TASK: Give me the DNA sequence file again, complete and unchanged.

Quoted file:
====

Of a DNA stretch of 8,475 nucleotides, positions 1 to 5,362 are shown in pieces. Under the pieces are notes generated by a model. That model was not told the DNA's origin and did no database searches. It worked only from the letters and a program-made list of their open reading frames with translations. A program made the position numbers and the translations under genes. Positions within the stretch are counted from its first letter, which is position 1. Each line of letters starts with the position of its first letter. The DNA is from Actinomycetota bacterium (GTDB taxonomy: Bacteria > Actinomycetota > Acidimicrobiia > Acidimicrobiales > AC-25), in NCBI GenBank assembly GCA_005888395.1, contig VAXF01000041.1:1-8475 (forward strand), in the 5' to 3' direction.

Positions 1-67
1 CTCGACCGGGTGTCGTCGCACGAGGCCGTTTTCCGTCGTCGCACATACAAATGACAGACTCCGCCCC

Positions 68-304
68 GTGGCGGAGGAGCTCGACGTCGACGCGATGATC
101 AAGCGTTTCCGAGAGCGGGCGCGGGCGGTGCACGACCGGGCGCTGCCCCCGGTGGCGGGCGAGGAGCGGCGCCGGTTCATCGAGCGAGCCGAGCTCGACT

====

Of a DNA stretch of 8,475 nucleotides, positions 1 to 5,362 are shown in pieces. Under the pieces are notes generated by a model. That model was not told the DNA's origin and did no database searches. It worked only from the letters and a program-made list of their open reading frames with translations. A program made the position numbers and the translations under genes. Positions within the stretch are counted from its first letter, which is position 1. Each line of letters starts with the position of its first letter. The DNA is from Actinomycetota bacterium (GTDB taxonomy: Bacteria > Actinomycetota > Acidimicrobiia > Acidimicrobiales > AC-25), in NCBI GenBank assembly GCA_005888395.1, contig VAXF01000041.1:1-8475 (forward strand), in the 5' to 3' direction.

Positions 1-67
1 CTCGACCGGGTGTCGTCGCACGAGGCCGTTTTCCGTCGTCGCACATACAAATGACAGACTCCGCCCC

Positions 68-304
68 GTGGCGGAGGAGCTCGACGTCGACGCGATGATC
101 AAGCGTTTCCGAGAGCGGGCGCGGGCGGTGCACGACCGGGCGCTGCCCCCGGTGGCGGGCGAGGAGCGGCGCCGGTTCATCGAGCGAGCCGAGCTCGACT